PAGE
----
Is Artificial Intelligence Biased?

The world is moving more and more towards utilizing AI and machine learning for making decisions.

Many business sectors, such as the financial sector, benefit greatly from AI to help in areas like assessing credit risk, underwriting insurance, etc.

New Jersey has been using AI for their bail system for the last 2 years (with great success):

And I'm sure more courts and jurisdictions will follow suit in the future because we know that humans are inherently biased in their decision making. For example:

In the famous study on judges making decisions about parole requests, researchers found that decisions are affected by things like hunger and fatigue:
"Judges granted 65 percent of requests they heard at the beginning of the day’s session and almost none at the end. Right after a snack break, approvals jumped back to 65 percent again...the judges could just be grumpy from hunger. But they probably also suffer from mental fatigue."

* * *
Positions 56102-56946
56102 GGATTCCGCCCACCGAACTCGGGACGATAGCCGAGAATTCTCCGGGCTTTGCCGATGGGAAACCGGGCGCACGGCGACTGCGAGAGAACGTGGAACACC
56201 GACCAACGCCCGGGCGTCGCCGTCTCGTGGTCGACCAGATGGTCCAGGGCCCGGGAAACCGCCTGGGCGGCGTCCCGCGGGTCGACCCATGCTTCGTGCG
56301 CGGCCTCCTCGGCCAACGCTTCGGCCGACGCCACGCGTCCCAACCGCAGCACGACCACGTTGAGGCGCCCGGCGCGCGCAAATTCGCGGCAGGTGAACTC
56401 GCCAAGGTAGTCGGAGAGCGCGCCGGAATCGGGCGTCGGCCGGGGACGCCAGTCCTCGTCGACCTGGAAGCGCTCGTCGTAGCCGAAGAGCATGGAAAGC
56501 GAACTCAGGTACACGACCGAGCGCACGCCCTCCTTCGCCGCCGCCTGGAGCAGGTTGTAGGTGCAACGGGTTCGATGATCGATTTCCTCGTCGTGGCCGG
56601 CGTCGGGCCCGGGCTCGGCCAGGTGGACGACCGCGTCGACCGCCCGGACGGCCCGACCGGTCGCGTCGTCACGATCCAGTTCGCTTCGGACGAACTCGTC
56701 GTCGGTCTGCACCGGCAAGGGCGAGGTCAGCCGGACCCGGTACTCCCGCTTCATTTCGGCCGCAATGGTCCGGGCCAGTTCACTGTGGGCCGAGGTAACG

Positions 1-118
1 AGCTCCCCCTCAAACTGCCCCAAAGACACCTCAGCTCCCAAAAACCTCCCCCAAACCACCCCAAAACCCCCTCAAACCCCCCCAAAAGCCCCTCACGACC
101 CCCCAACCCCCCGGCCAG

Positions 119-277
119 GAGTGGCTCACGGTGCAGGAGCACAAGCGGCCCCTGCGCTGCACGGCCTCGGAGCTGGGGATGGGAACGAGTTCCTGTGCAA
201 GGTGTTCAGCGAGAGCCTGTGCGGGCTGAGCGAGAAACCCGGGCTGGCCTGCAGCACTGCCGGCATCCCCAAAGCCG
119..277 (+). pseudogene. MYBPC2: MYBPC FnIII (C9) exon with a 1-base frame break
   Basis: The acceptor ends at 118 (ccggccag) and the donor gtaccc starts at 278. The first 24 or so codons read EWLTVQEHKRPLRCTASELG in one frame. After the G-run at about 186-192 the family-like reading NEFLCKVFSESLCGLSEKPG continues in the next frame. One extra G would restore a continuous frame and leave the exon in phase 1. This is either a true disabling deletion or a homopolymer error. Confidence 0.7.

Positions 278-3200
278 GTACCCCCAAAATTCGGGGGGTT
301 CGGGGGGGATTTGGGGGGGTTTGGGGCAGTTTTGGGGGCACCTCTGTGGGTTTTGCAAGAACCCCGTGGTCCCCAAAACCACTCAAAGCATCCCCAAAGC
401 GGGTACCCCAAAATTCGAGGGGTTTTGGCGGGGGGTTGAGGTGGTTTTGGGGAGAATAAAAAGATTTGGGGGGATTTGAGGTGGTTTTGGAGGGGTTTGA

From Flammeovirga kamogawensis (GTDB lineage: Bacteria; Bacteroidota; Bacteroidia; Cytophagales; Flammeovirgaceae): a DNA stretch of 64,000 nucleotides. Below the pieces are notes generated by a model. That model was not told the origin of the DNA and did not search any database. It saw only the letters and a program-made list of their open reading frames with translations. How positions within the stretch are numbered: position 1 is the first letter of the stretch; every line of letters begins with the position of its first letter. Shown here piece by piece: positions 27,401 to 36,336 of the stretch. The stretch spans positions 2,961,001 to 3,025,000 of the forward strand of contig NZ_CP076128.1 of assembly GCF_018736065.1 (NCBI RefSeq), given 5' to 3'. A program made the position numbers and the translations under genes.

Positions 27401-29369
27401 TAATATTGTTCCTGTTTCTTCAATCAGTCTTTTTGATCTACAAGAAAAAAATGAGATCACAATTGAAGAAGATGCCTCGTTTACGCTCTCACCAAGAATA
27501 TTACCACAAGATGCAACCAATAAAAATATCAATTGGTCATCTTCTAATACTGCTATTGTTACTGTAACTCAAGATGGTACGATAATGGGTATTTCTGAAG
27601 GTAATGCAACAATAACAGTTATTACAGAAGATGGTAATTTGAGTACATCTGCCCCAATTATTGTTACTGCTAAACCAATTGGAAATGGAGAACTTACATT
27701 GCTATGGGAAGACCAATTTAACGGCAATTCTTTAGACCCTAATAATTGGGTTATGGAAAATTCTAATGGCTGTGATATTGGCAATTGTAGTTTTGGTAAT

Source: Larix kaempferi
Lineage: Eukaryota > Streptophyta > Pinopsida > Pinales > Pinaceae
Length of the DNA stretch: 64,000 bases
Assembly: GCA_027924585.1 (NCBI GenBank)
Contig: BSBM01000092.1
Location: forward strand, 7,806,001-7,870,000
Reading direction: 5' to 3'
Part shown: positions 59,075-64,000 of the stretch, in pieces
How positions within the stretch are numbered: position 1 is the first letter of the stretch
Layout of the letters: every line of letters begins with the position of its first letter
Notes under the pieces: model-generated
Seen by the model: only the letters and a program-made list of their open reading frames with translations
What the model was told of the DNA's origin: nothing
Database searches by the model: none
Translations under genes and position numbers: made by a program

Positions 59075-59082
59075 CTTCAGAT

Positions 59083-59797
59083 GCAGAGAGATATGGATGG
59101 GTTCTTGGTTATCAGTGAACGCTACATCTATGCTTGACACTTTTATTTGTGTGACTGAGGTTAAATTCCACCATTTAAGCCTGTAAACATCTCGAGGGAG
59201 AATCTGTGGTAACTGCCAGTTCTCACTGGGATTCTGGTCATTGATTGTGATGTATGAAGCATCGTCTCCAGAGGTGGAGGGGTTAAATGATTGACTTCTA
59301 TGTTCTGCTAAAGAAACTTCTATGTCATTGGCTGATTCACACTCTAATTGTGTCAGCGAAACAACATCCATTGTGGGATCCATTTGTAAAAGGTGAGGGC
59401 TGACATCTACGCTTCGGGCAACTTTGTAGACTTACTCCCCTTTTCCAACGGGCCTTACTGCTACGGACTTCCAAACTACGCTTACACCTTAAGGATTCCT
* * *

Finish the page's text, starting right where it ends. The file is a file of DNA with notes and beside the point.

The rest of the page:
In another article that looked at immigration courts and asylum seekers, it was found that decisions by judges were all over the map:
"'It is clearly troubling when you have these kinds of gross disparities,' said Karen Musalo, director of the Center for Gender & Refugee Studies at the University of California Hastings School of the Law in San Francisco. 'These are life or death matters. ... Whether you win or whether you lose shouldn’t depend on the roll of the dice of which judge gets your case.'"

But figuring out how to implement AI is still a work in progress. Last year, Amazon shut down their AI program that they were using for hiring:
It was found that the tool was biased against females in selecting potential candidates for interview and hire.

Because of biases like this, some people may argue that AI is not ready for prime-time. But we shouldn't give machines too much credit. Looking closer at this Amazon example, we read that "Amazon’s computer models were trained to vet applicants by observing patterns in resumes submitted to the company over a 10-year period. Most came from men, a reflection of male dominance across the tech industry."

So in reality, the Amazon AI recruiting tool was not coming up with bias all by itself, but simply mirroring a pattern that had been set by humans in the first place.

I'm optimistic about the future of AI and this type of technology. It's exciting to watch how it will continue to rolled out.